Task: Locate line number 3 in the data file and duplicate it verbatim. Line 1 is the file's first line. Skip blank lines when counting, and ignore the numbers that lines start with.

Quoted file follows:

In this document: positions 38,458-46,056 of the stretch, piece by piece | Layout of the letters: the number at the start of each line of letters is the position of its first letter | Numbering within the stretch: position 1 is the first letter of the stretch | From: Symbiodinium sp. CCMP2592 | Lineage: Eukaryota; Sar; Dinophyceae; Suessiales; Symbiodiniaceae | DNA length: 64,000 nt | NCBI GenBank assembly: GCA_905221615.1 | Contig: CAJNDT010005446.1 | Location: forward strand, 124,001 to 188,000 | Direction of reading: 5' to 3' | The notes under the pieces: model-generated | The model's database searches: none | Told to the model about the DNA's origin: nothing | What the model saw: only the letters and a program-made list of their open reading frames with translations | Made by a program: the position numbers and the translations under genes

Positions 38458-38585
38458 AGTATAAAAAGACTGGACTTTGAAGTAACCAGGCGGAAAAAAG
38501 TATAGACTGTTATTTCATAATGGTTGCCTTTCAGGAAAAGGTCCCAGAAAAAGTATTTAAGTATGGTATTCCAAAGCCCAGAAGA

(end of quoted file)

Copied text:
38458 AGTATAAAAAGACTGGACTTTGAAGTAACCAGGCGGAAAAAAG